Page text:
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State slammed with winter storm

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Pierre residents on Henry Street late Wednesday afternoon,  March 13, as the blizzard was arriving. (Stephen Lee/ Capital Journal)

The weather predictions got it right, unfortunately.

The winter storm was announced with many day’s warning. Many people who had to travel planned ahead. Legislators in Pierre ended their 39th day of session at 3 a.m., Wednesday, March 13,  many with the goal of getting home before the blizzard hit.

On Wednesday, March 13, at 7 a.m., the governor closed state government offices in 39 counties due to the forecasts. By Thursday morning state offices in 10 more counties had been added to the closed list. Those offices were mostly in the western, central and northeastern part of the state. All of the counties were either part of a blizzard warning or a winter storm warning issued by the National Weather Service. The forecasts called for ice and winds, heavy snow blown around by high winds. The eastern part of the state would receive heavy and freezing rain. Some areas, such as Yankton, were already seeing flood conditions.

By 3 p.m., Wednesday, roads were being closed for the safety of travelers. Interstate 90, which had already been closed from the Wyoming border to Wall, was closed from Wall to Chamberlain. Flooding, now over roads, was reported in southeast and south central South Dakota.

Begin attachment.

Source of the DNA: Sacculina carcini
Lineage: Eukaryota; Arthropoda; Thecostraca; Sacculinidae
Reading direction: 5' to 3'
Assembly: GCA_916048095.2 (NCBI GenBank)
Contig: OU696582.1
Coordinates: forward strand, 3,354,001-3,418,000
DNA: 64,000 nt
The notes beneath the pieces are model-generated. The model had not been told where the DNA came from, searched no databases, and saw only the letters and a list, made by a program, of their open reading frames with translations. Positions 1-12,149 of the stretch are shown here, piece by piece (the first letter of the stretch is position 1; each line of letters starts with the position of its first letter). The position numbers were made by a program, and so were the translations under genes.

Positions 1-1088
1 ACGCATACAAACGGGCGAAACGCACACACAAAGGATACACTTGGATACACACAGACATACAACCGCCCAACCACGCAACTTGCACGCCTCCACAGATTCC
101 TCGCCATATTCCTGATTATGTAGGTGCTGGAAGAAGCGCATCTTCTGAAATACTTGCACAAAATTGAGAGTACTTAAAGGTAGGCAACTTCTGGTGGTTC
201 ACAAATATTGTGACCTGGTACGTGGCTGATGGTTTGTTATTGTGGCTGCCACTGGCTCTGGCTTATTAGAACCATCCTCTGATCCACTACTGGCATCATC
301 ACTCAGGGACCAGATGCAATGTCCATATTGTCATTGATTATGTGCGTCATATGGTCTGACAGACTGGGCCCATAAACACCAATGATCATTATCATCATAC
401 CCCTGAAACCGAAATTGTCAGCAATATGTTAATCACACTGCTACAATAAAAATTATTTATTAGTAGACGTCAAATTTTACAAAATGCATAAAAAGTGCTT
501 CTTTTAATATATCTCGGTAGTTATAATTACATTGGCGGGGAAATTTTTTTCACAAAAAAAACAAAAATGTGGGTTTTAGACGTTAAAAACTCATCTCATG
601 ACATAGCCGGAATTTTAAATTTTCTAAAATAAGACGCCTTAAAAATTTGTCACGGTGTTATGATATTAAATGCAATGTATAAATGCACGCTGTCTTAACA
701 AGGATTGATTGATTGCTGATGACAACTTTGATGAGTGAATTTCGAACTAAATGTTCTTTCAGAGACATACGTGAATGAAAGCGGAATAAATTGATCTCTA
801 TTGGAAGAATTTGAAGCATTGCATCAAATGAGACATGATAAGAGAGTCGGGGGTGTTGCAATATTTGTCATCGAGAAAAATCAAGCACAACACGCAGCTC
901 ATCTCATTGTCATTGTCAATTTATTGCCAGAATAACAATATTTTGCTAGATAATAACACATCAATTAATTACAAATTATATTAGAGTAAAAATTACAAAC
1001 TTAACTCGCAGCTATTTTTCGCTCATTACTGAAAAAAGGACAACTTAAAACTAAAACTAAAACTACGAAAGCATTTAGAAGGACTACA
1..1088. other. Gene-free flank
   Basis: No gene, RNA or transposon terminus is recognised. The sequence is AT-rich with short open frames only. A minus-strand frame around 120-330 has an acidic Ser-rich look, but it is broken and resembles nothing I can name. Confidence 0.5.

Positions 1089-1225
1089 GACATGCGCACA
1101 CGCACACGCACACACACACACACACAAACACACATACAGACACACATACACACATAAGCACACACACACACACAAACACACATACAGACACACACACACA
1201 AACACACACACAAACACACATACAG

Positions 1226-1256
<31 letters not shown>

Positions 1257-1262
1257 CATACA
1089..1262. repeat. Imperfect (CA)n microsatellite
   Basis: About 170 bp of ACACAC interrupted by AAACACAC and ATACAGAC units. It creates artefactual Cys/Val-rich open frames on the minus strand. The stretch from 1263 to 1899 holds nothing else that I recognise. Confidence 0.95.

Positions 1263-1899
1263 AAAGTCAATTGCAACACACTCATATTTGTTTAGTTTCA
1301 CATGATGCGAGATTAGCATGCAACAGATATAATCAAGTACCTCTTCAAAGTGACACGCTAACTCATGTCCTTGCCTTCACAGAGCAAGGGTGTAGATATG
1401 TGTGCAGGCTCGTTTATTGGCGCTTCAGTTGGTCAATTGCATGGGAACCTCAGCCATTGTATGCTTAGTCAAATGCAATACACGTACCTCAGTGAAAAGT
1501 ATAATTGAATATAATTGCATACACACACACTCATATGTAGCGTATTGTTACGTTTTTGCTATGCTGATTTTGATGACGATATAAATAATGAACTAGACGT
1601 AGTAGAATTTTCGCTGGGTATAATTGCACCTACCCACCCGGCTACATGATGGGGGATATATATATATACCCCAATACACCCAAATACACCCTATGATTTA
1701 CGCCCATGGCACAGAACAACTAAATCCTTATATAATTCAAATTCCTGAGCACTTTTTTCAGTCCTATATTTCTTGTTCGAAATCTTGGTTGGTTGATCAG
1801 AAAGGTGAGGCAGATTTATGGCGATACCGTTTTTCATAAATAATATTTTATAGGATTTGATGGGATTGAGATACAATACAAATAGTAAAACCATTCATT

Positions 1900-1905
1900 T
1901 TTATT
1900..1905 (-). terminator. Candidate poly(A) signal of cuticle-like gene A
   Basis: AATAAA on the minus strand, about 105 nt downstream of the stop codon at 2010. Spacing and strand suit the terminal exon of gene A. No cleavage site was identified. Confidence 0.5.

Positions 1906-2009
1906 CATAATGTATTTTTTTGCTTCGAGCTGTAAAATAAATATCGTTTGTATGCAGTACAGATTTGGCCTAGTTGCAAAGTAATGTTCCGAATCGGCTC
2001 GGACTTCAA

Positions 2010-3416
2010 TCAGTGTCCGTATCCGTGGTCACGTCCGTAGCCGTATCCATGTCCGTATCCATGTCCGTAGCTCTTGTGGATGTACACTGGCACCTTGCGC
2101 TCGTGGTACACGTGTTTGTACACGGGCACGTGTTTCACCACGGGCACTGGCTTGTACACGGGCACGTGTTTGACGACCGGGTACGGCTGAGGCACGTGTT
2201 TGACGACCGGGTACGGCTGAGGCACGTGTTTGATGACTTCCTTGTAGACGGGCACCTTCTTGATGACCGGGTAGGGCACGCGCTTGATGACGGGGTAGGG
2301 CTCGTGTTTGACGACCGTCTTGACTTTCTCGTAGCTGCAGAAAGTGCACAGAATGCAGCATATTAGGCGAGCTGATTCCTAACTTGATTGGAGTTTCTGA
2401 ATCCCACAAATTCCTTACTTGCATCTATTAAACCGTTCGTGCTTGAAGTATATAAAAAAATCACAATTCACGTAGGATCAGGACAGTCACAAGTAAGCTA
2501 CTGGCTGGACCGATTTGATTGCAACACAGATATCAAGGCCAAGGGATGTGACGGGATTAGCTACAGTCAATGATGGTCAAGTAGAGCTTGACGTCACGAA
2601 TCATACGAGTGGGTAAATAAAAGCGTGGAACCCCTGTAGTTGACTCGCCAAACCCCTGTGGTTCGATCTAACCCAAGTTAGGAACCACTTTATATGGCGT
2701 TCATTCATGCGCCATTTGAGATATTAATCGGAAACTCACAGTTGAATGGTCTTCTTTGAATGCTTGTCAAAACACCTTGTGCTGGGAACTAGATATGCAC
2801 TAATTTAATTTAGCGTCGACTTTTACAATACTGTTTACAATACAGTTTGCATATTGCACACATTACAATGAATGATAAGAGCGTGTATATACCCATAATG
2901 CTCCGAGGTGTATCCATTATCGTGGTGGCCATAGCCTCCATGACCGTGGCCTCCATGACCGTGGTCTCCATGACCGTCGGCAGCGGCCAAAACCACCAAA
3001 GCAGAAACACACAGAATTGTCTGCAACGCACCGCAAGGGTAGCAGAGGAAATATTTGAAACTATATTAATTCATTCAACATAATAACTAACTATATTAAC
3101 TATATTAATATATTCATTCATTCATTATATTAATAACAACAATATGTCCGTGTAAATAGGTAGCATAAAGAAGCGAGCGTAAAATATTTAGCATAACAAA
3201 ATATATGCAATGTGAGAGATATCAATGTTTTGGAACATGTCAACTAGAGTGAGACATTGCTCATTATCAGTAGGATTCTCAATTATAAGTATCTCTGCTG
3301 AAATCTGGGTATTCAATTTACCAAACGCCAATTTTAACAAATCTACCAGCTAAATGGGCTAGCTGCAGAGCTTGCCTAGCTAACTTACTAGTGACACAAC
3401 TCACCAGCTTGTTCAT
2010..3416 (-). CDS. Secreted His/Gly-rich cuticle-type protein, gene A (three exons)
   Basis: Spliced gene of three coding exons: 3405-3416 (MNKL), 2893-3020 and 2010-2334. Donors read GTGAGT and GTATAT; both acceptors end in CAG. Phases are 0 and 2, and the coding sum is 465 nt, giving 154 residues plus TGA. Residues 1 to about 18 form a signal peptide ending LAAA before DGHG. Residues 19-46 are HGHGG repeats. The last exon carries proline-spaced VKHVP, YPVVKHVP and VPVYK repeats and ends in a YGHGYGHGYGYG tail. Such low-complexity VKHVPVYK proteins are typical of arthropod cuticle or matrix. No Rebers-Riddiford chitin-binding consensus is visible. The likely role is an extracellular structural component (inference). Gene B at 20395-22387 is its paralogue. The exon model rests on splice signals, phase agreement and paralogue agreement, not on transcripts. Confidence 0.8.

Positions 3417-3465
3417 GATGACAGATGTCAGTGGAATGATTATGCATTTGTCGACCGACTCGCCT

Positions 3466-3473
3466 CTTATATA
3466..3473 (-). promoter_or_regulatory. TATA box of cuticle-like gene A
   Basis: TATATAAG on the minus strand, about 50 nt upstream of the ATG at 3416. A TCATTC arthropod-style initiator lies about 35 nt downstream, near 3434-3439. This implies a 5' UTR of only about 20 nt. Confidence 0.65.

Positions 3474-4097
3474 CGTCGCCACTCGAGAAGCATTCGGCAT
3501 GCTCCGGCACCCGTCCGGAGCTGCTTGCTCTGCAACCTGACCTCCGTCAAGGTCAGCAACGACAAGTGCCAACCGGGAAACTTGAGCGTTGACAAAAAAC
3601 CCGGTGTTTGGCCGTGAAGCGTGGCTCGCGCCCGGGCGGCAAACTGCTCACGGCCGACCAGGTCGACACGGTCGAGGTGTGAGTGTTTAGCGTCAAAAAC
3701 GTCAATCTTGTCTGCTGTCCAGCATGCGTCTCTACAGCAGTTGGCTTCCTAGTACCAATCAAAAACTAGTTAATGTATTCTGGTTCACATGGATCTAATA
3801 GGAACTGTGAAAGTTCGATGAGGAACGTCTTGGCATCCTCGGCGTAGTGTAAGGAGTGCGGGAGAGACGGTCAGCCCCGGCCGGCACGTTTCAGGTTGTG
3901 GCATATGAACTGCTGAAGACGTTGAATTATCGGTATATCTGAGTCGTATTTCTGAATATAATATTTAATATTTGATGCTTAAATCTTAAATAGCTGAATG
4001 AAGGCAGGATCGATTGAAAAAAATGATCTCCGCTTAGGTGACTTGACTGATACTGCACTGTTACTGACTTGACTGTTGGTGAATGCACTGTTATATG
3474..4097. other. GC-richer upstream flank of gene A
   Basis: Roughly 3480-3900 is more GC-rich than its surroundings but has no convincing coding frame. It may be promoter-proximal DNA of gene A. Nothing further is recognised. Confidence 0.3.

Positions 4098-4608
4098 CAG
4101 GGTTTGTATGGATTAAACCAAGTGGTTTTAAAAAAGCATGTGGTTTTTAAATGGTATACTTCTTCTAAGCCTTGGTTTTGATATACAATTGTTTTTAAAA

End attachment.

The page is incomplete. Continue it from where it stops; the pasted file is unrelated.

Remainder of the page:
Travelers who had been told to call 511 or visit www.safetravelusa.com for the most current conditions, were now told to not travel. That continues throughout today. Department of Transportation maintenance crews had been out since 4:00 a.m. Wednesday. As the weather became worse, those plows were being pulled off highways, and all were brought in at nightfall.

Through the www.safetravelusa.com/sd website, the 511 phone weather system, and other sources, people were, and are, being constantly updated on road conditions. With many roads closed, and travel not advised on the others, the departments of Transportation and Public Safety was warning people who still had to travel to be prepared and take extra precautions. The usual warnings now included, if you do get stranded to stay in your vehicle. The warnings now include the items and actions needed to stay alive until help arrives.

Today, March 14, at 7:00 a.m., the governor ordered all state government offices closed. Only essential personnel within state offices in all counties should report to their work stations. With most businesses closed, including post offices, essential personnel are mostly first responders.

This storm was now blizzard conditions in much of the state. Interstate 90 from the Wyoming border to Chamberlain-Oacoma remains closed. Other highways are posted for no travel advisories. Flooding in south central and southeast South Dakota now includes water covering not only some roads, but also highways.

It is uncertain when many roads will be reopened.